12. Just booked for Edition Bodrum for early September, but still on the fence between Bodrum vs Istanbul for my first non-airport visit to Turkey. While experiencing the beauty of the Aegean is really appealing, the dining options in Istanbul look world class.

  13. We loved Bodrum. And a lot of different little town options within a short driving area, so made exploring the sea towns fun and vast dining options. We loved the food and the Bodrum Edition as well (that where we cashed in our Marriott reward week). Loved our in-room steam room there. And the pool, and the beach, and the breakfast (including) and the juice bar shots they offered, ETc. etc, etc. Hope to return someday especially if TK starts up their MEX-IST service again with the 787-9. No box lunches though please, TK for such a long flight. I just don’t get that!

  14. What’s the name of the restaurant in the first pic with the tables by the water?

    Would love to know if it’s worth a visit when we are there as the setting looks perfect

  15. Interesting to hear your take on hospitality in Turkey. My only experience with Turkey was 3 nights in Istanbul and both my wife and I thought hospitality was REALLY poor in general there. We felt like EVERYONE was trying to run a scam of some sort and trying to make a few extra bucks from tourists. Had more than a few bad experiences with taxis, including ones called by our hotel. Pretty much every country in SE Asia does hospitality better.

    But Bodrum sounds amazing and a type of place that I would love. Looking forward to your reviews.

  16. I was going to say this isn’t a political question but I should say it isn’t COVID19 related.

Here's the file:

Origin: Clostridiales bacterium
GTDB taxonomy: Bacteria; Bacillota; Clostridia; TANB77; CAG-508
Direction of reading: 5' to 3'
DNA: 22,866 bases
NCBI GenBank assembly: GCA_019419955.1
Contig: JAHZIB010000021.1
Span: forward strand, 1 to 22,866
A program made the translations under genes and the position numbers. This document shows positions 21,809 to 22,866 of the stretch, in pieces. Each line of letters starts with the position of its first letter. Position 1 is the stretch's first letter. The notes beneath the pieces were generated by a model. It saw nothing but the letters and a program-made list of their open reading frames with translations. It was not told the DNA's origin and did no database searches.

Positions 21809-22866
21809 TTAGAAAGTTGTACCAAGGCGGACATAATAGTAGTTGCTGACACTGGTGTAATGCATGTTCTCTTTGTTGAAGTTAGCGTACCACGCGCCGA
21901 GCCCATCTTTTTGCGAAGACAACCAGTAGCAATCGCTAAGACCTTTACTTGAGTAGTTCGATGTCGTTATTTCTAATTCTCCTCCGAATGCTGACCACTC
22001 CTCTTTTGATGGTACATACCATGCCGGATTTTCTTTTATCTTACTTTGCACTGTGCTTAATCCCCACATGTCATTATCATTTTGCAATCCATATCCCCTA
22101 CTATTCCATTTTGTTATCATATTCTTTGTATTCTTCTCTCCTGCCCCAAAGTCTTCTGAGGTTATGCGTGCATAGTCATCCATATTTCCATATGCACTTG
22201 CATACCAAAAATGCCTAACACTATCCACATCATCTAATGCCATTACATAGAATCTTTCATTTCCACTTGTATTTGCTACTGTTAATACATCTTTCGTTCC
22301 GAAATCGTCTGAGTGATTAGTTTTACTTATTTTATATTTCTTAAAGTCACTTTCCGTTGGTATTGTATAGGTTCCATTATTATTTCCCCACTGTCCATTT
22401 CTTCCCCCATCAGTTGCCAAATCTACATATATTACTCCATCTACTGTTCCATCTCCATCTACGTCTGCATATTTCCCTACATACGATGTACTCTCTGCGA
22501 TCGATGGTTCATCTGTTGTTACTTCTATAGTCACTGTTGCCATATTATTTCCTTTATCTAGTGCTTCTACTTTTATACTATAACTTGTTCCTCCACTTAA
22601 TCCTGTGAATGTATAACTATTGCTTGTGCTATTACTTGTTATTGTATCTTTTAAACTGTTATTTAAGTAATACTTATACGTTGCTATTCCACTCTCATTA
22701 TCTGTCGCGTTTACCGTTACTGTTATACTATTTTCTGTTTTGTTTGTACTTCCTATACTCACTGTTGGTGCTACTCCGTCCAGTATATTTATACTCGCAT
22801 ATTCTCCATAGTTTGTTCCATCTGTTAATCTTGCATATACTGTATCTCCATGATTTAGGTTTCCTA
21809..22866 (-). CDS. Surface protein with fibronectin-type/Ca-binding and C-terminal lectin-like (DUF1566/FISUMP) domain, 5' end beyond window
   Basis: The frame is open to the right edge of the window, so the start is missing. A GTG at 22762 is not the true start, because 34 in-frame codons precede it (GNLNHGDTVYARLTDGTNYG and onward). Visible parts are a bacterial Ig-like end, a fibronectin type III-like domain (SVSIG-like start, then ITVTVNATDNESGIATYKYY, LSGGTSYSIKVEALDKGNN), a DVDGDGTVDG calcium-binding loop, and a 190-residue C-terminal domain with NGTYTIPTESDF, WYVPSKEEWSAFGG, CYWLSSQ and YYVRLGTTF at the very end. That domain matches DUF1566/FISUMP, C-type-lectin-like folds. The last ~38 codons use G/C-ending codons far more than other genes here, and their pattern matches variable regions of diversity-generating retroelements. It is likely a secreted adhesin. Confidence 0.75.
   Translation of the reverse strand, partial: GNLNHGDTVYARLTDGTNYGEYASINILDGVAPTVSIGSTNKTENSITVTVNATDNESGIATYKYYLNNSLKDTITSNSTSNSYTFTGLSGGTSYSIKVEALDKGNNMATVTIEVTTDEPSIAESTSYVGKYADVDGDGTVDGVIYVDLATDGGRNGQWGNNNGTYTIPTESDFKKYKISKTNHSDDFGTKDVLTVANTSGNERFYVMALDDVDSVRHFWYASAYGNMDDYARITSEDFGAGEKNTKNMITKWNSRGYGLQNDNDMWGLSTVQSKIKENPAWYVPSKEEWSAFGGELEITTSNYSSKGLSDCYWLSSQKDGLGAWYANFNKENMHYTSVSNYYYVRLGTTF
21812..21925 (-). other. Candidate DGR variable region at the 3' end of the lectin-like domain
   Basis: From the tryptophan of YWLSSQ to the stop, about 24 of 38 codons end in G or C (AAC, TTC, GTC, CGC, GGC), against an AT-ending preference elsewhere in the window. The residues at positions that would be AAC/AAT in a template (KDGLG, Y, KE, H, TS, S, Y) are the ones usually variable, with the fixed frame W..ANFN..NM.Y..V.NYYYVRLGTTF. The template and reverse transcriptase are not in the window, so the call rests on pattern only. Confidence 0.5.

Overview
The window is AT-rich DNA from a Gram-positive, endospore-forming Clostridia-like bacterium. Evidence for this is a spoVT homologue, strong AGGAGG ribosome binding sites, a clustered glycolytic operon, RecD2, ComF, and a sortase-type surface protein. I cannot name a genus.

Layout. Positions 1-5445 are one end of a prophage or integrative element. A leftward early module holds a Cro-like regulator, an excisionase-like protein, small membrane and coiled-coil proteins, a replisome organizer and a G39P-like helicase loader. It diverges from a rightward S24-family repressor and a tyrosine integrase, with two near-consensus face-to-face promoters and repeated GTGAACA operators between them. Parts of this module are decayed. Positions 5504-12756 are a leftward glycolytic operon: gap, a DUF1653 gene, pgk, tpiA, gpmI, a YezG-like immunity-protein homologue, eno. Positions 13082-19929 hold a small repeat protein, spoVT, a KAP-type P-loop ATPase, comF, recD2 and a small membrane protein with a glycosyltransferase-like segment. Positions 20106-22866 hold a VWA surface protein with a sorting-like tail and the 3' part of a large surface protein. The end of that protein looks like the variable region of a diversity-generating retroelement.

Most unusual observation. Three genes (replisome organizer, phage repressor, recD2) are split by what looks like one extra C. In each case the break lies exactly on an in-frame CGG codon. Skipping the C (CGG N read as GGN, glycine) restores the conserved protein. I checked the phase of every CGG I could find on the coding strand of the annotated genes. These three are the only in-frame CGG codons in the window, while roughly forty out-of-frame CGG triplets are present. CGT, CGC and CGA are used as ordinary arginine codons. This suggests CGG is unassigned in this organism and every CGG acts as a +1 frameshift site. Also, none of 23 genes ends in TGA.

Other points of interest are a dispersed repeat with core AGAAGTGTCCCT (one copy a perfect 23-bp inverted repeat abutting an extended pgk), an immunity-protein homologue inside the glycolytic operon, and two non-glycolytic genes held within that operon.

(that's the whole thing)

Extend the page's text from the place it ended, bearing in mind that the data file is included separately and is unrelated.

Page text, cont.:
I’ve never been to that part of the world. How sensitive is the Greek/Turk issue? You’ve mentioned being in both places. Obviously there has been some bad blood there.

    Also with all your travel, do you ever get sick from eating different foods? Unfortunately I have some issues I have to be careful with.

  17. Great and informative review, Lucky; Bodrum is definitely on my list now to visit. You skated finely on the political questions and were very diplomatic. But I don’t have to be. The Erdogan govt. is a bit thuggish but no more so than many countries that have excellent relations with the US. In fact, it does not even compare with the murderers running Saudi Arabia, or the racists committing genocide in Palestine or the murderous thug running Egypt, all great American friends. What Uncle Sam does not like about Erdogan is that he does not lick America’s boots and seeks a more independent foreign policy. Hagia Sophia a mosque? Isn’t that for Turkey to decide? Anyway, visitors can still visit.

  18. I had friends working in the hospitality industry decades ago (1990s) and they always worked Bodrum in summer and l visited many times. I always loved it, especially for the historical ruins (one of the original 7 wonders of the world was there.) I bet I’d like it even more now without the tourists; it’s usually heaving with northern Europeans.

  19. @Matt, I don’t know the name of the restaurant but I would think it is in Gümüşlük region of Bodrum. I also recommend Bodrum Meyhanesi Müdavim. It is in Bodrum proper with a beautiful sunset view of the Bodrum Castle and very reasonable and delicious food.

  20. @rich as a Greek, I can tell you that most of us are friendly with the Turks. We have much more in common than we do differences. It is not fair to hold the actions of their corrupt and immoral leader against them. But most of us won’t step foot in Turkey, not even for a connection no matter how much cheaper it is to fly to IST then to ATH. Erdogan has continually denied our right to sovereign borders, denied the genocide of Armenians/Kurds/Greeks, and has disrespected the Orthodox religion. I pray that the Turkish people are one day able to get off the path Erdogan has been taking them down since he got into power.